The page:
I recently received an email from Trail Runner Magazine
about their blogger symposium – a pretty neat idea where they pose a (controversial) question to bloggers and ask them to submit links to their posts on the subject. They then pick a favorite and share it with their readers. A great way to get everyone talking and blogging and share some great blogs.
Their first topic is related to the size of prizes for trail races and its effect on the sport. I had a feeling that Kacey would have some ideas and potentially opposing viewpoints on this subject….which she will be sharing here shortly (since the deadline is March 15th!)
This, our recent experience in entering the Chicago Marathon
and planning for future marathons, got me thinking about Marathon entry systems. As marathons have become more popular many (including the ones considered more “prestigious”) have instituted various entry systems.
Many people are aware of Boston’s “qualification” requirements – based on your gender and age – as well as the loop holes that could be employed to circumvent them – for example waiting until you are 40 to submit a time that you ran within the last 2 years (per the requirements) or choosing a pancake flat course to give yourself the best chance of meeting that golden time. I am not pointing fingers, do what you need to if running or even just qualifying to run Boston is high on your list – I am just hypothesizing that as soon as you put rules in place people – maybe especially runners – will identify ways to bend them!
If you think Boston’s qualification standards are tough, check out the New York Marathon guaranteed entry times! New York chooses to combine an aggressive guaranteed entry qualification time system (to which you can submit either a half or full marathon time) with a lottery system as well as the charity entries. When I say aggressive – I mean aggressive! As a 32 year old female my Boston qualification time is 3:25:00 or faster, for New York it is a smoking 3:00 Marathon or 1:27 Half Marathon…..and don’t be confused, this is in addition to the ever increasing entry fee (forecast for 2014 to be $255for US residents who are not members of the NYRR)!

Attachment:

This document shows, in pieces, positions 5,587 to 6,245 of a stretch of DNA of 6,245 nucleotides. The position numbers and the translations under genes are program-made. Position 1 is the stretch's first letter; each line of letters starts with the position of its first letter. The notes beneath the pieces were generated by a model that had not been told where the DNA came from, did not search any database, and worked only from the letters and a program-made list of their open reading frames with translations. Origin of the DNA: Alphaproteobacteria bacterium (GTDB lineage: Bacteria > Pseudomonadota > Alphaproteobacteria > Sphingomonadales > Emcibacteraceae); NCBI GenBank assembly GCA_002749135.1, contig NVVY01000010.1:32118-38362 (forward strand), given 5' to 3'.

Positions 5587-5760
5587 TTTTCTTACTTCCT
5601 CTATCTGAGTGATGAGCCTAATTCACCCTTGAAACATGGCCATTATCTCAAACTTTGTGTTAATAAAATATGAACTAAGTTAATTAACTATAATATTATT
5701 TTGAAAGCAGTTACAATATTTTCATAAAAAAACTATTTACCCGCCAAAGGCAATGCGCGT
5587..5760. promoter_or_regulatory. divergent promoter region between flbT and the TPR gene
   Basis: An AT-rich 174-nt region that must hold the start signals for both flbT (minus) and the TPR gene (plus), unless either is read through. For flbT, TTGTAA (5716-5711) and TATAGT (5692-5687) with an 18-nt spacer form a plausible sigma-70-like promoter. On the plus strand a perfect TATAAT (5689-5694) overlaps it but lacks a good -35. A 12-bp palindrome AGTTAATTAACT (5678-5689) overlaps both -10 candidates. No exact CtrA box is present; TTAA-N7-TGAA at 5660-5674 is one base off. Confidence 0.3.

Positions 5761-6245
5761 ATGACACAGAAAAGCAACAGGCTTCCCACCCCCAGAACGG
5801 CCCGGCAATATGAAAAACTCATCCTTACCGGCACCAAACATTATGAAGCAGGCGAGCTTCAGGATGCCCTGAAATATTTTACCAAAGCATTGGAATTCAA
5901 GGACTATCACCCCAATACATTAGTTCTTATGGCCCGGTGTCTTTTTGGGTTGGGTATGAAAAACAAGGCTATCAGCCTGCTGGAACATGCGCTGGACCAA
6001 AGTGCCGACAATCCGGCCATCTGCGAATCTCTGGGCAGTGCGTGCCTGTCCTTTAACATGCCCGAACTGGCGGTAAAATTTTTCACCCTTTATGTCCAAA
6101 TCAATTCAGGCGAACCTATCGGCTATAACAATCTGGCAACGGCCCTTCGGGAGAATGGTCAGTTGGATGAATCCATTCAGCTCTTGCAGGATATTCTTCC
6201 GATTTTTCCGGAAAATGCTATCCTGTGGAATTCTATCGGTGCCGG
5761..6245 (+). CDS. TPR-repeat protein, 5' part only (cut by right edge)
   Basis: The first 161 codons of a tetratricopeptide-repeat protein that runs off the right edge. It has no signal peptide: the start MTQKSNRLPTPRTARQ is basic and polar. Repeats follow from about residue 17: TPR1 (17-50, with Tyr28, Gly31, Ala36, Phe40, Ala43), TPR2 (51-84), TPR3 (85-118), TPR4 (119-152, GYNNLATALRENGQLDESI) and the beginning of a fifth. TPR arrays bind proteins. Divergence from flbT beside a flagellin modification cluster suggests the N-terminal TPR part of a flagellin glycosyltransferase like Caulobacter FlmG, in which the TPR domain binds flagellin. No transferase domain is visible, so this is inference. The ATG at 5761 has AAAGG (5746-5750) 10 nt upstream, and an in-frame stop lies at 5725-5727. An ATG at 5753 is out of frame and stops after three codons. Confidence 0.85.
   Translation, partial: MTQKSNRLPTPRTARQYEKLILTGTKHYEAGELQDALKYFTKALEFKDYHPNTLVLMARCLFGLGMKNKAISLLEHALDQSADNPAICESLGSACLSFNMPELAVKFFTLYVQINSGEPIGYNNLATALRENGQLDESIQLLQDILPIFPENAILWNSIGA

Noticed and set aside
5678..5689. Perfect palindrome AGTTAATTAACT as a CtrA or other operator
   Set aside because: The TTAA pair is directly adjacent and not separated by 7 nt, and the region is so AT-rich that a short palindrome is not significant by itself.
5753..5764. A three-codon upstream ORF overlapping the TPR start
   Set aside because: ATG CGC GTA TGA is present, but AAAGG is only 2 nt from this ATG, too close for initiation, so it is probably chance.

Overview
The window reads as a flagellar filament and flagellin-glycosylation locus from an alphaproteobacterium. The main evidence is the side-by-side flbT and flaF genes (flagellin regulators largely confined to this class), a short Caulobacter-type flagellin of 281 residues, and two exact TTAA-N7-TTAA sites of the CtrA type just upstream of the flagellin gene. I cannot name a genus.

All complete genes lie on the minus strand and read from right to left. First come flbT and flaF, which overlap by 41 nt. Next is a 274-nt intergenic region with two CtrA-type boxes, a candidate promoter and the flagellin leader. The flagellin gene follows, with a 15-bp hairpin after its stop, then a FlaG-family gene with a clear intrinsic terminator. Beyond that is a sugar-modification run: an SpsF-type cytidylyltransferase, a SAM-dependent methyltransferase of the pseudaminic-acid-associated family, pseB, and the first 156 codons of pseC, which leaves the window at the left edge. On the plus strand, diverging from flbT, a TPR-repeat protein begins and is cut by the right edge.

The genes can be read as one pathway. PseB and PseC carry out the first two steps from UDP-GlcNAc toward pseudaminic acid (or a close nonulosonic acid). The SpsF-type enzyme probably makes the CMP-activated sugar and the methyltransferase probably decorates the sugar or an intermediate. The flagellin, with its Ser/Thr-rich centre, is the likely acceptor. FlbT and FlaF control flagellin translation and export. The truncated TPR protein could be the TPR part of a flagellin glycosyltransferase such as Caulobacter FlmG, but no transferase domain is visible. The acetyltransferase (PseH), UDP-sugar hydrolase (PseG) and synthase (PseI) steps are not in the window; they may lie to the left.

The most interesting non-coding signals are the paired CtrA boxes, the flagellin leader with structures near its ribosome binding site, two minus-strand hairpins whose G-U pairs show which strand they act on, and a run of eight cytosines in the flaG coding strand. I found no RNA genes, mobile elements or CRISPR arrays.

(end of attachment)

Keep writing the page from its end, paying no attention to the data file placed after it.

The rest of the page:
In contrast the London Marathon offers Good for Age entries for the same age group for times between 3:15 and 3:50…more my speed! 😉
Other marathons do not use lottery or qualification systems but many even smaller ones are filling their registration quotas in a matter of hours from opening – leading to server crashes and general panic and mayhem as we experienced during the Chicago registration process. So, back to Chicago – they have always prided themselves on being an open entry marathon (even stating on their previous homepage that they are proud to be an open entry marathon). But after the many duplicate entries and active.com
servers falling over, they temporarily closed entries with apparently 30,000 of the 45,000 spots filled and in the interest of fairness instituted a lottery system for the remaining spots. The apparently received over 30,000 entries into this lottery system giving each registrant a 50% chance of one of the remaining spots. Does this speak to the future of entries to this race? It may be more fair than the battle of the clicking, especially for those unable to sit and click all afternoon, but it presents logistical problems for people wishing to run the race together or with a group.
Furthermore is any race entry worth $175 (Chicago’s 2013 entry fee)? Will this ever increasing price tag at some point start discouraging runners from these large races or is it just a case of everyone wants what everyone wants?
I guess it all remains to be seen, and we should be happy that there are so many people wanting to gain entry into these races – showing the health of the sport and size of the growing running community. There will always be other smaller marathons, for when the craziness finally gets just a little too crazy!